In part the word “utopia” is misleading. It implies an impossible world without flaw, conflict, or unhappiness. By now everyone knows that word itself can be translated literally as “nowhere.” (I always remember the sendup of this gotcha in Dinotopia, a picture book about a utopian society where people coexist with dinosaurs, in which a cranky human character notes that in Greek “Dinotopia” means “terrible place.”) And since perfect social harmony does indeed seem incompatible with human freedom as we know it, there have been various attempts to rework the word into something more nuanced: eutopia, protopia, ecotopia, etc.
It’s a reasonable bet that we are never going to achieve a perfect society, and that living beings will be constantly moving from one set of conflicts and frictions to another for as long as they exist. In other words, politics continues, as I am always keen to argue.
But does that mean that we can’t imagine worlds/futures in which some of today’s major social challenges are solved/resolved/moved past? Futures that, while not perfect, are measurably happier, healthier, more equal, and more just than our present? If not utopia than just a “better-than-this-topia”? Or will we always be Omelionaires, our good times enjoyed only because of the degradation of others?
One key question of our current moment is: can technoprosperity be decoupled from exploitation, inequality, and environmental degradation? Bright greens and ecomodernists say yes, dark greens and degrowthers say no. Solarpunk, I think, often falls in the middle, with futures built somewhat on decoupling (renewable, clean energy) and somewhat on big cultural shifts that redefine “the good life” away from consumerism and towards community.
Personally, I think progress doesn’t have to be an Omelian bargain, but I also think decoupling will be hard, and imperfect, and by the time it’s achieved we may have passed through the hype cycle and take it for granted. (“Socialism” often just feels like good policy when put into practice.) And I think the project of building a better world is going to take a lot of imaginative thinking that only makes sense when approached in good faith. Good faith that falls apart if we always assume there’s a child in the basement.
So while I love LeGuin’s story, I’m a little wary of our modern Omelian skepticism. I’m hoping that by giving it a name, we might be better able to identify when we are engaged in Omelian thinking and whether or not it might be counterproductive. And I hope the term can help writers and creatives answering the clarion call for more optimistic SFF avoid triggering these utopia=secret dystopia reader assumptions.
It takes a very subtle touch to pull this off. One of the more successful works of our contemporary utopian moment, Becky Chambers’ A Psalm for the Wild-Built, uses a few different strategies to keep the Omelian instinct at bay. First, she gives us a protagonist with a lot of familiar negative emotions (anxiety, awkwardness, stir-craziness, obsession, etc.) through which to experience the world’s elegant, gentle, beautiful, and just social institutions. This is kind of the judo-reverse of a classic literary maneuver: the plucky and/or upbeat protagonist whose sugary charisma helps us swallow a story set in a pretty grimdark world (think Luke from Star Wars, Kelsier from Mistborn). Second, Chambers was clear that her harmonious world was achieved only after a tumultuous history filled with exploitation and environmental destruction. Third, the book often dwelled on the complexities at various scales that had to be navigated to keep the society functioning. All three of these are probably solid strategies for utopian fiction moving forward.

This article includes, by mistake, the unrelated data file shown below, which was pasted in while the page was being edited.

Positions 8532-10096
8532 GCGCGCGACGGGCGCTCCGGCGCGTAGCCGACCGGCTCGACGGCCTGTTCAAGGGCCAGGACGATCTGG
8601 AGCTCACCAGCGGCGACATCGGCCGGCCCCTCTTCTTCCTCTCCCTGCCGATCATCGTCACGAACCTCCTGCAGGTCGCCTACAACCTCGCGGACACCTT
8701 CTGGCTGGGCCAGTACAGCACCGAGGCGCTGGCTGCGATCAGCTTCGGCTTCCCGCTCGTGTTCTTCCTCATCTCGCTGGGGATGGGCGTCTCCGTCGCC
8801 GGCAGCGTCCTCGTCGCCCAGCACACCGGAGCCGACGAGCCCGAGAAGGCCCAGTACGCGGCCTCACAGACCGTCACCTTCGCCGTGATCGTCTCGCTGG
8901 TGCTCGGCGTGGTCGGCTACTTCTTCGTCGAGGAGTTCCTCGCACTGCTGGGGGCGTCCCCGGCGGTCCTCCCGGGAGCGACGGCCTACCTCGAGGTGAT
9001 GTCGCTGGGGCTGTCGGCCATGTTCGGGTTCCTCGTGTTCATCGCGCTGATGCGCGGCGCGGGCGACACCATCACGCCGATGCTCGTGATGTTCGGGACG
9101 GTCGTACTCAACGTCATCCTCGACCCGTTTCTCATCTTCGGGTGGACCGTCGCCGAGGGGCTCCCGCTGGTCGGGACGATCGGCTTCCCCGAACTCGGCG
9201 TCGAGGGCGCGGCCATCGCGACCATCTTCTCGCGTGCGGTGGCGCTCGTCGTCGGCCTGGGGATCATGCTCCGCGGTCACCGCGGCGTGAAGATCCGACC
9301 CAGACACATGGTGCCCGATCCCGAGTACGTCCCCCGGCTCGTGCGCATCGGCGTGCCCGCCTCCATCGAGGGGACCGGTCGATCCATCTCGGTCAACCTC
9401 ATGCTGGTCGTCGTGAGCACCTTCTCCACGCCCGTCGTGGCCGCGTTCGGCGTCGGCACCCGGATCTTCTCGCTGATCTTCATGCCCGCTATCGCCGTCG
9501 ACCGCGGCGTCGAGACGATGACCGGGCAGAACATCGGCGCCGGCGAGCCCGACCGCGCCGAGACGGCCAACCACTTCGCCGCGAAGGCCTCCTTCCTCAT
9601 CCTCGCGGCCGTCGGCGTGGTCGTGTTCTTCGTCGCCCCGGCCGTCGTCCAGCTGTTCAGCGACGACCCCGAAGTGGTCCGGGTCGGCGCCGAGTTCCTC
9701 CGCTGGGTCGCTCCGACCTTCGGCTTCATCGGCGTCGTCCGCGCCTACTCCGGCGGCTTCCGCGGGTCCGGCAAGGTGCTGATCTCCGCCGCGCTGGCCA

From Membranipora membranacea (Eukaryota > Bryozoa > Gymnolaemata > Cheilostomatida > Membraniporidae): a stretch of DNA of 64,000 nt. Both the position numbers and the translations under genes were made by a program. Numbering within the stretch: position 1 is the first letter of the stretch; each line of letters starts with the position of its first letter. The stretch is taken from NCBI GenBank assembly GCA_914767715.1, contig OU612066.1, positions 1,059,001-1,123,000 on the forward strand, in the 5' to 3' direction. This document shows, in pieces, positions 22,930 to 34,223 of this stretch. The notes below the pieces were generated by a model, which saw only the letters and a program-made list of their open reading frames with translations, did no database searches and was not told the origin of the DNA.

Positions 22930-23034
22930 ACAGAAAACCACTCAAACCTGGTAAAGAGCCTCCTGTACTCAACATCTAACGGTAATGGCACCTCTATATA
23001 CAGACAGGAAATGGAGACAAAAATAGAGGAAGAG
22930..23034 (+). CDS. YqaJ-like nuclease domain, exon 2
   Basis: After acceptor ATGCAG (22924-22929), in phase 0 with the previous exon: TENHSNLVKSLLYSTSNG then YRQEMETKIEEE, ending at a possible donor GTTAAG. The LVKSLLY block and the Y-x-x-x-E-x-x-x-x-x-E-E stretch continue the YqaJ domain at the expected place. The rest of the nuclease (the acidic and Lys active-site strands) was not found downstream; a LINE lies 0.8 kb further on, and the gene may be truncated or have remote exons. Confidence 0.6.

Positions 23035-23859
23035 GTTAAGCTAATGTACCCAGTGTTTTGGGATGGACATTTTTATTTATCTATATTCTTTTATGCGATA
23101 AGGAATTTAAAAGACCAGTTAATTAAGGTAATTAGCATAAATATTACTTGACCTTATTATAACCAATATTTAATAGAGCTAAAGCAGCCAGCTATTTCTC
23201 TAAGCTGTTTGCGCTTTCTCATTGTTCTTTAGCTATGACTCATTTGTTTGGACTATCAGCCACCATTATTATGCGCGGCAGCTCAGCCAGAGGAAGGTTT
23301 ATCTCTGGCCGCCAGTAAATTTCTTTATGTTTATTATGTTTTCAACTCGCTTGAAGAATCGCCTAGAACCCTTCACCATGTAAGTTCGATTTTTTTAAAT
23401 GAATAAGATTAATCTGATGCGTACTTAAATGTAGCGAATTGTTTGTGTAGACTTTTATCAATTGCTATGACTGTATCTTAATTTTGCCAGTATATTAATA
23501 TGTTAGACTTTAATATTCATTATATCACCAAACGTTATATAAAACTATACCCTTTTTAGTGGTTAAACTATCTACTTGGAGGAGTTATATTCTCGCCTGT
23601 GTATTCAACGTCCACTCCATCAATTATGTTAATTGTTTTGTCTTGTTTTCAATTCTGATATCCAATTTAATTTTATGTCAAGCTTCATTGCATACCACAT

There is tension in speculative fiction between the deployment of allegory and metaphor to critique our present circumstances and the work of trying to articulate new ideas about how society might be organized and think new thoughts about how life might be lived. Writers get a lot of training in the former, but, even when pulled off less smoothly, I think the latter often ends up being more memorable.
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“The Mammoth Steps” on The Long Now
A favorite story of mine, about a de-extincted mammoth who goes on a foot trek across Asia with his teenage human bestie, has been reprinted by The Long Now Foundation as part of their Ideas series. (This story was originally published in Terraform and can be found in the recently released best-of anthology Terraform: Watch/Worlds/Burn.)
Publishing this piece with Long Now is a real treat, since it was through them that I first learned about the germ of the story: the Pleistocene Park project, an initiative to restore the mammoth steppe ecosystem in the arctic as a way to protect permafrost and fight climate change.